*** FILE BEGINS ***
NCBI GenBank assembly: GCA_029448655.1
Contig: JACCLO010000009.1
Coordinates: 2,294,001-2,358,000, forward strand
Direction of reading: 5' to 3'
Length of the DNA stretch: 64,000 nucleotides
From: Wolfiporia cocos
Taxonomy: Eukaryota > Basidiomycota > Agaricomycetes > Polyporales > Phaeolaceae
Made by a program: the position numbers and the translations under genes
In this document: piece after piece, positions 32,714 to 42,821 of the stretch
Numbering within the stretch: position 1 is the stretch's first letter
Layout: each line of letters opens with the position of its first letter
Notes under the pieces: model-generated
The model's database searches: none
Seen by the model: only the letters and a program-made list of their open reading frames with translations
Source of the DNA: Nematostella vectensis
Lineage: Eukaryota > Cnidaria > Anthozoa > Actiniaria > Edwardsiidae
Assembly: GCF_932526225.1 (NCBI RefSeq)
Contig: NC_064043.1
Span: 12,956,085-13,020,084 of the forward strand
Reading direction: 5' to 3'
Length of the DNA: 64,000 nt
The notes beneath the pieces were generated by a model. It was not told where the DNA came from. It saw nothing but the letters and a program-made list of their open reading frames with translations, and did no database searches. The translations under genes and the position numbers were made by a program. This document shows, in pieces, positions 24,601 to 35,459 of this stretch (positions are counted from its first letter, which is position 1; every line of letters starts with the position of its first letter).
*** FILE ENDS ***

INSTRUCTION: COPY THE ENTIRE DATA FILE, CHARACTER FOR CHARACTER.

NCBI GenBank assembly: GCA_029448655.1
Contig: JACCLO010000009.1
Coordinates: 2,294,001-2,358,000, forward strand
Direction of reading: 5' to 3'
Length of the DNA stretch: 64,000 nucleotides
From: Wolfiporia cocos
Taxonomy: Eukaryota > Basidiomycota > Agaricomycetes > Polyporales > Phaeolaceae
Made by a program: the position numbers and the translations under genes
In this document: piece after piece, positions 32,714 to 42,821 of the stretch
Numbering within the stretch: position 1 is the stretch's first letter
Layout: each line of letters opens with the position of its first letter
Notes under the pieces: model-generated
The model's database searches: none
Seen by the model: only the letters and a program-made list of their open reading frames with translations
Source of the DNA: Nematostella vectensis
Lineage: Eukaryota > Cnidaria > Anthozoa > Actiniaria > Edwardsiidae
Assembly: GCF_932526225.1 (NCBI RefSeq)
Contig: NC_064043.1
Span: 12,956,085-13,020,084 of the forward strand
Reading direction: 5' to 3'
Length of the DNA: 64,000 nt
The notes beneath the pieces were generated by a model. It was not told where the DNA came from. It saw nothing but the letters and a program-made list of their open reading frames with translations, and did no database searches. The translations under genes and the position numbers were made by a program. This document shows, in pieces, positions 24,601 to 35,459 of this stretch (positions are counted from its first letter, which is position 1; every line of letters starts with the position of its first letter).